An important ITER contract has recently been signed for "deciphering" the composition of neutral gases inside the ITER vacuum vessel. The company RGA diagnostic will have the responsibility for controlling the composition of these gases.
On the inside of the ITER vacuum vessel where extreme temperatures reign, the attraction between electrons and their nuclei is overcome and gas becomes a plasma—the hot, electrically charged environment that is the breeding ground for fusion reactions.
The reverse phenomenon is produced at the edge of the plasma: the ions lose their electrical charge as they come into contact with the material surfaces of the vessel and a neutral gas is formed between the vessel walls and the edge of the plasma.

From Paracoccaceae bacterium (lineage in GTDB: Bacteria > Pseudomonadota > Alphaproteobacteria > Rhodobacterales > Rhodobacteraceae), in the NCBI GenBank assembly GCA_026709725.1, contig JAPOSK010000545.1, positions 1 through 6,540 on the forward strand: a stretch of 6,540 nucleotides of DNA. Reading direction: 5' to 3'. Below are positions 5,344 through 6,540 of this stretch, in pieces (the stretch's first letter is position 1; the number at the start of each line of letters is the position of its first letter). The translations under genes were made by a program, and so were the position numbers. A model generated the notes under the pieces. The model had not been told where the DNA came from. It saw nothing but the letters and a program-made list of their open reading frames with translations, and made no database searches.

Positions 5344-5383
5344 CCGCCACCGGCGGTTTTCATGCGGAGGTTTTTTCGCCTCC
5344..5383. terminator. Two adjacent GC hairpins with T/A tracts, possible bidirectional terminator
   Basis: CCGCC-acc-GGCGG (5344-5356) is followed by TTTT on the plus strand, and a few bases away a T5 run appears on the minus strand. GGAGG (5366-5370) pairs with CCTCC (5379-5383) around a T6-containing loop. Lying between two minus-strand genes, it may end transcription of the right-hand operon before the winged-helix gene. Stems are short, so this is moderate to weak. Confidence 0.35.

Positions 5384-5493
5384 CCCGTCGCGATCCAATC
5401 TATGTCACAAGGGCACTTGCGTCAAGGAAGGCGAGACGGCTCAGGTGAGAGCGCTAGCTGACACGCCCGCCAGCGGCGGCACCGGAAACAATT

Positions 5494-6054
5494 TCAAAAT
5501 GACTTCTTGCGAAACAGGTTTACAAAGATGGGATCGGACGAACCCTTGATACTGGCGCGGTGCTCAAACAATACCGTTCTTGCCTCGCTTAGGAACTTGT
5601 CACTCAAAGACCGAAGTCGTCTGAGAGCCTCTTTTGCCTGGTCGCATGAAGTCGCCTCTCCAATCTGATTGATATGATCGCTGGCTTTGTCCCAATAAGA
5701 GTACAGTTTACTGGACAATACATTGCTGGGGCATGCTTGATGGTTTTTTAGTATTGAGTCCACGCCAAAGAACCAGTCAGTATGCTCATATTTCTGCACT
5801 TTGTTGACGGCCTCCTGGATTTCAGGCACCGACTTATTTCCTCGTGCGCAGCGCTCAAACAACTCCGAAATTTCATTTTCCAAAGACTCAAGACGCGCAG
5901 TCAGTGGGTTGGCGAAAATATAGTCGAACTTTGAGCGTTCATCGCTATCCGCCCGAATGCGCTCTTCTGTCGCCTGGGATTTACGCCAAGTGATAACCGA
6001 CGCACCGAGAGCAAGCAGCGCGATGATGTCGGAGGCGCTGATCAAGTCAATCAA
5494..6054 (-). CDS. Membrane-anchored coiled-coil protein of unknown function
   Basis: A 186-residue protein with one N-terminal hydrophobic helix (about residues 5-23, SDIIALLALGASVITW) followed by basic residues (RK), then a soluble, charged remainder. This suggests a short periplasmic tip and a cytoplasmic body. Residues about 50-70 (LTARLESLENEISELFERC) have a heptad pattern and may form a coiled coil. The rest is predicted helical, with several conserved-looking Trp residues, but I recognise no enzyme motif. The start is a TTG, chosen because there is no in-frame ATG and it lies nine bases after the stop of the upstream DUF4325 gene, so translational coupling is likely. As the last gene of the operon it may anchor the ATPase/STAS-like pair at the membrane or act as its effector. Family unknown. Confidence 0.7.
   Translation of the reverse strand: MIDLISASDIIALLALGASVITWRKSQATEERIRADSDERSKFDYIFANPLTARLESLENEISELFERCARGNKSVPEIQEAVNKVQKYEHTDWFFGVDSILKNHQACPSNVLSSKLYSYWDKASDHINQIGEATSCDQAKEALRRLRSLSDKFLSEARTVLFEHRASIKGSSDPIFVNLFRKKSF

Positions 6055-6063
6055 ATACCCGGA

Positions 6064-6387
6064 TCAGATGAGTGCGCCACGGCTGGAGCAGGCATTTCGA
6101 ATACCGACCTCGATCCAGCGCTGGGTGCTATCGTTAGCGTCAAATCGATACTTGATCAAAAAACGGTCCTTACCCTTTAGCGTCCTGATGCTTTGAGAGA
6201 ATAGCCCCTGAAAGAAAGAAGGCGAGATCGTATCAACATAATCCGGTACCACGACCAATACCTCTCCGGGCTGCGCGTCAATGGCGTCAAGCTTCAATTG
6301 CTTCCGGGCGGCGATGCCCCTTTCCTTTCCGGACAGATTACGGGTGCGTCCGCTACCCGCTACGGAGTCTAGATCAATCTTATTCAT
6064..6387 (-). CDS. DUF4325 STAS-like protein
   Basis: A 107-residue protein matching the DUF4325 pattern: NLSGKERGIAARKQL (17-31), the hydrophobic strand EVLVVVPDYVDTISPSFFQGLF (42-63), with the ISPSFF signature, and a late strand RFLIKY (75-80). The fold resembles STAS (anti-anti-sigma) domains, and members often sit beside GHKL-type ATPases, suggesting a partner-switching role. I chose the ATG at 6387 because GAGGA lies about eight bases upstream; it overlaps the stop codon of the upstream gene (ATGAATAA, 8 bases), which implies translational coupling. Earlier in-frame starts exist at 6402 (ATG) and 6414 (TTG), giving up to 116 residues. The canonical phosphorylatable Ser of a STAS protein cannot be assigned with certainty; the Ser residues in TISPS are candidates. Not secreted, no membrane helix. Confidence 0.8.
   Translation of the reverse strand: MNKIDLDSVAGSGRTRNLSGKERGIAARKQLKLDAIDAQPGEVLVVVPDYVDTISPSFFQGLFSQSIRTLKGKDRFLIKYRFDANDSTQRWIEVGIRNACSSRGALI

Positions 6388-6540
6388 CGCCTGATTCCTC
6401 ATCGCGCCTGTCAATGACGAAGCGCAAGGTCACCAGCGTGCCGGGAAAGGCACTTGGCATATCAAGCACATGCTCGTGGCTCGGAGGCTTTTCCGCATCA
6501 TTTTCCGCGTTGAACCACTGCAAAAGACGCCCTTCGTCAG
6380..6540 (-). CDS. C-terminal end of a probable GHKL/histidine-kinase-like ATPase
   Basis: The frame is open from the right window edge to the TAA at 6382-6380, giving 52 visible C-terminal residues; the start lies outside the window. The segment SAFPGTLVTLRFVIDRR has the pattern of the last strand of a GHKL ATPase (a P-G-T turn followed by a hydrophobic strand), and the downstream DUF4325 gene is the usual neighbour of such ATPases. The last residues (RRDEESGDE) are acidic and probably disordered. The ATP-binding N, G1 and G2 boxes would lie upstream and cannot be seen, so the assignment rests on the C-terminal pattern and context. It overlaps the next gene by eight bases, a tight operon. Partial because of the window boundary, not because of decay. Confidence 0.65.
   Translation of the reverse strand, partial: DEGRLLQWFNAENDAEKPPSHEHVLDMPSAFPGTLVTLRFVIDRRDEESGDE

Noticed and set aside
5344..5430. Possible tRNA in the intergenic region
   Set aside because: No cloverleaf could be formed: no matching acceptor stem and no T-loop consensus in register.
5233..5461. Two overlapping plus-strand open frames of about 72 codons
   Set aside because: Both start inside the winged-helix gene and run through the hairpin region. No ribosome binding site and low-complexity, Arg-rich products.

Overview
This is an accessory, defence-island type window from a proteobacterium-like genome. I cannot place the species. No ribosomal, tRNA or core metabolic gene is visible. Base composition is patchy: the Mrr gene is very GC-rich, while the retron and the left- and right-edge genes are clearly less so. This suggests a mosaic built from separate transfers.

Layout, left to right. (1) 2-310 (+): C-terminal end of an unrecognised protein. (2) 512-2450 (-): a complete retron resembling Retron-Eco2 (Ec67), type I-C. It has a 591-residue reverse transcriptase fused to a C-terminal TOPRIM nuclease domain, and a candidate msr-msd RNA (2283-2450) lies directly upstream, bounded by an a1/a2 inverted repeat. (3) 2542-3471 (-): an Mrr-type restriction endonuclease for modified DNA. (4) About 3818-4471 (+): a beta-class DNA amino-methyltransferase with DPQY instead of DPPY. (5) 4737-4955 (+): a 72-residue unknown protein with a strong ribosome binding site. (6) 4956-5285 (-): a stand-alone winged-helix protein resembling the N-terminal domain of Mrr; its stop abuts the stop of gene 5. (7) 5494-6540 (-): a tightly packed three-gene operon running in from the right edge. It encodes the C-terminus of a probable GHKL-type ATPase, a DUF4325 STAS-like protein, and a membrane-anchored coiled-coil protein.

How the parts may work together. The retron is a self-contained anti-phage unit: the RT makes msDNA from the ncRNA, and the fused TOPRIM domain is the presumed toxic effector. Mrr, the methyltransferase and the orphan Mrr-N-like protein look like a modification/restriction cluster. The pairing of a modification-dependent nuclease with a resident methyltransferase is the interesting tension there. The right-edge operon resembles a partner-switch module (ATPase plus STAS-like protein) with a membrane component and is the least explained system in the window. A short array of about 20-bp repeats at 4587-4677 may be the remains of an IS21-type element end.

Sampling this edge gas to decipher its exact composition—both at the machine's mid-level and at the divertor level where exhaust is pumped out—will furnish ITER operators with important information about the plasma and plasma-wall interactions.
Responsibility for sampling and analyzing the composition of neutral gases during operation will fall upon two Residual Gas Analyzers (RGAs) in ITER. The Procurement Arrangement for these diagnostics was signed last Friday, September 23 by Director-General Osamu Motojima and US ITER Project Manager, Ned Sauthoff.